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Consider the door back: First, it’s a good mounting surface; second, it’s easy to get to; and third, it’s already attached to your closets and cabinetry. Add these merits up and you discover a hidden storage potential. Door-back pockets transform this potential into efficient storage space and put frequently used things conveniently at your fingertips; just open the door for instant access. You will also notice that drawers, cabinets, and closets work much more efficiently when you’ve lightened their storage load by putting some of their contents into door-back pockets.
Use pockets to turn your closet into a one-stop dressing room. Stockings, socks, underwear, lingerie, accessories, combs, and brushes all slip into pockets with ease, freeing drawer space and putting your whole wardrobe in one place. If you’ve got bi-folding or sliding doors, replace them with hinged doors to take advantage of pockets. Pockets also solve bathroom storage problems easily and well. Design them to hold grooming or shaving things— hair equipment such as dryers, curlers, and combs; makeup, lotions, sundries, and soaps; facecloths, sponges, and the children’s bath toys.
In the kitchen, mount pockets on cabinet door backs. Small containers such as yeast packets, condiments and spices, or heavy cans, bottles, and jars store equally well here. Slip lids into pockets that are fitted with lengthwise dividers; you’ll free cabinet space, and the lids will be easy to take out and replace. See below for information on dividers.
Designing Pockets: Each pocket consists of sides, bottom, a front or lip, and a back, plus any interior partitions you might add. As you plan your pockets, keep in mind:
— the number and size of the items you plan to store there. This will guide you in figuring the height and depth of the pocket and the shape of the lip.
— clearance for closing the door. The door swings in an arc; the pocket must be inset enough to allow the door to close.
— the pocket’s vertical alignment. You don’t want it bumping into either the existing shelves or their contents.
— the door material and construction. Solid doors can receive the pockets directly. Older cabinet doors are almost always made of solid material, which is a good mounting surface. New cabinet doors may be hollow-core, panel-frame, or metal, and will need a 1/2-inch backing sheet. To determine your door’s material and construction, tap gently across the face of it; if it sounds tinny or hollow, it probably is.
Measure the space, noting existing shelves and other factors (door knobs, backing plates, hinge positions) that may affect your plan. Record the dimensions on a freehand sketch. Plan the number of pockets you want, their sizes and shapes, and their positions on the door. Use the sketch to figure the length-to-depth ratio so that your door can still close. The formula is this: The pocket must be inset from the door’s opening edge by an amount equal to or greater than the length of the side.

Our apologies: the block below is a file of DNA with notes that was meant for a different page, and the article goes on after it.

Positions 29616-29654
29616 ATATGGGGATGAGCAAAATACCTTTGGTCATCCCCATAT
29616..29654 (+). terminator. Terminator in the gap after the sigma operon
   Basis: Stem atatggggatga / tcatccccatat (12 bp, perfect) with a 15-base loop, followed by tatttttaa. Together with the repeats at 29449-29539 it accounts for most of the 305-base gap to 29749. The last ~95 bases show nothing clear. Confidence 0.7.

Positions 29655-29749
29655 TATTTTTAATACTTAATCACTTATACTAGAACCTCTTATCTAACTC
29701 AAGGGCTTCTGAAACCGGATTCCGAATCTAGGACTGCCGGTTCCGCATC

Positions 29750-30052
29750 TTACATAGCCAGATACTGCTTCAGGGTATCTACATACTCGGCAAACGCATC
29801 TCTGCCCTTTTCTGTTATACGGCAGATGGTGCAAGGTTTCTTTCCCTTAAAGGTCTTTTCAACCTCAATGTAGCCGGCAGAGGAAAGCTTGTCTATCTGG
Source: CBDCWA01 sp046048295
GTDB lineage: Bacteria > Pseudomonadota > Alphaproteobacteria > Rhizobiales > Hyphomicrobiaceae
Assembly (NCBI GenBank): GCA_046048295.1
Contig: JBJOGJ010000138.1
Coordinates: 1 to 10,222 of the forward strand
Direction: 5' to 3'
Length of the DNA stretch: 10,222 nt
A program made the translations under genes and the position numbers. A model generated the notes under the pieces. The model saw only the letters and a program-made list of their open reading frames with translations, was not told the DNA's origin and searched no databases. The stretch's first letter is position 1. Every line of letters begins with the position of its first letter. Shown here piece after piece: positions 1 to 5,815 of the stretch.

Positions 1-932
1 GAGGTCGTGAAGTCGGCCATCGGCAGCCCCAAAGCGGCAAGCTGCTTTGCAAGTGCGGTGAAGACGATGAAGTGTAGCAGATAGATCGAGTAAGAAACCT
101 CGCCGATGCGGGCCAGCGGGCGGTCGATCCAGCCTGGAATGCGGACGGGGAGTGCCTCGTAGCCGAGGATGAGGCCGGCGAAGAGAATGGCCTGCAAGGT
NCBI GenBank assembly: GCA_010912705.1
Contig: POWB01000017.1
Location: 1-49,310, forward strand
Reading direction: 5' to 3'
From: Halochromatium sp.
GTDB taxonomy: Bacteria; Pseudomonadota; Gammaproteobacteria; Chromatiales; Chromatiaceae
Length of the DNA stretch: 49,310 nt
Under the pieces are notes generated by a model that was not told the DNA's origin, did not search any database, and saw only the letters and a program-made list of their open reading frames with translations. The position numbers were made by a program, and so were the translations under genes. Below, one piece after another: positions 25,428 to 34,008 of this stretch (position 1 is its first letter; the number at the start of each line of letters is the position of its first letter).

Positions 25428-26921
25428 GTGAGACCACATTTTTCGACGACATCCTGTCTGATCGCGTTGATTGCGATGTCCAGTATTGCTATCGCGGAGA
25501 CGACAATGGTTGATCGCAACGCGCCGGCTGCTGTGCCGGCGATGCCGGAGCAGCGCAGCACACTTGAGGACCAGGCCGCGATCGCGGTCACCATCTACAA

Construction: Cut the material to size; if you want curved front lips, make these cuts now, using a curve- cutting saw.
Assemble the parts with glue and nails or with screws. First fasten the sides to the bottom, then apply the front and back, and insert and fasten any interior dividers. If you are applying the pockets directly to a solid door, sand and finish them as desired.
Hold the pocket in place on the door back and check to be sure the door will close. If there’s a problem, reposition the pocket closer to the hinge side so that the door will still open and close. Pre-drill for the screws and fasten the pocket onto the door back. For panel-frame, hollow-core, or sheet-metal doors, use the backing sheet method.
Backing Sheet Method: Measure the surface to which you will mount pockets; note factors such as door stops, door knobs, and backing plates that will prevent a snug fit between the door back and the backing sheet. Record the dimensions on your sketch, and plan a backing sheet of 1/2-inch plywood large enough to overlap the solid perimeter, yet small enough to miss the obstructions; cut a notch in the backing sheet to fit around the door knob and plate if you need to. (To determine the dimensions of the solid perimeter, tap across the door face, listening for the spot at which the hollow sound stops.) Check your measurements again and cut the backing sheet to size. Mark the positions of the pockets directly on the backing sheet. Measure again to be sure the door will close, and then screw the pockets down.
Hold the backing sheet and pocket assembly in place on the door back and check again to be sure the door will close. Mark the position of the assembly, and pre-drill the screw-holes. Then mount the assembly, using wood screws for wood doors or sheet-metal screws for sheet-metal doors. Paint, or finish with stain and a sealer coat.
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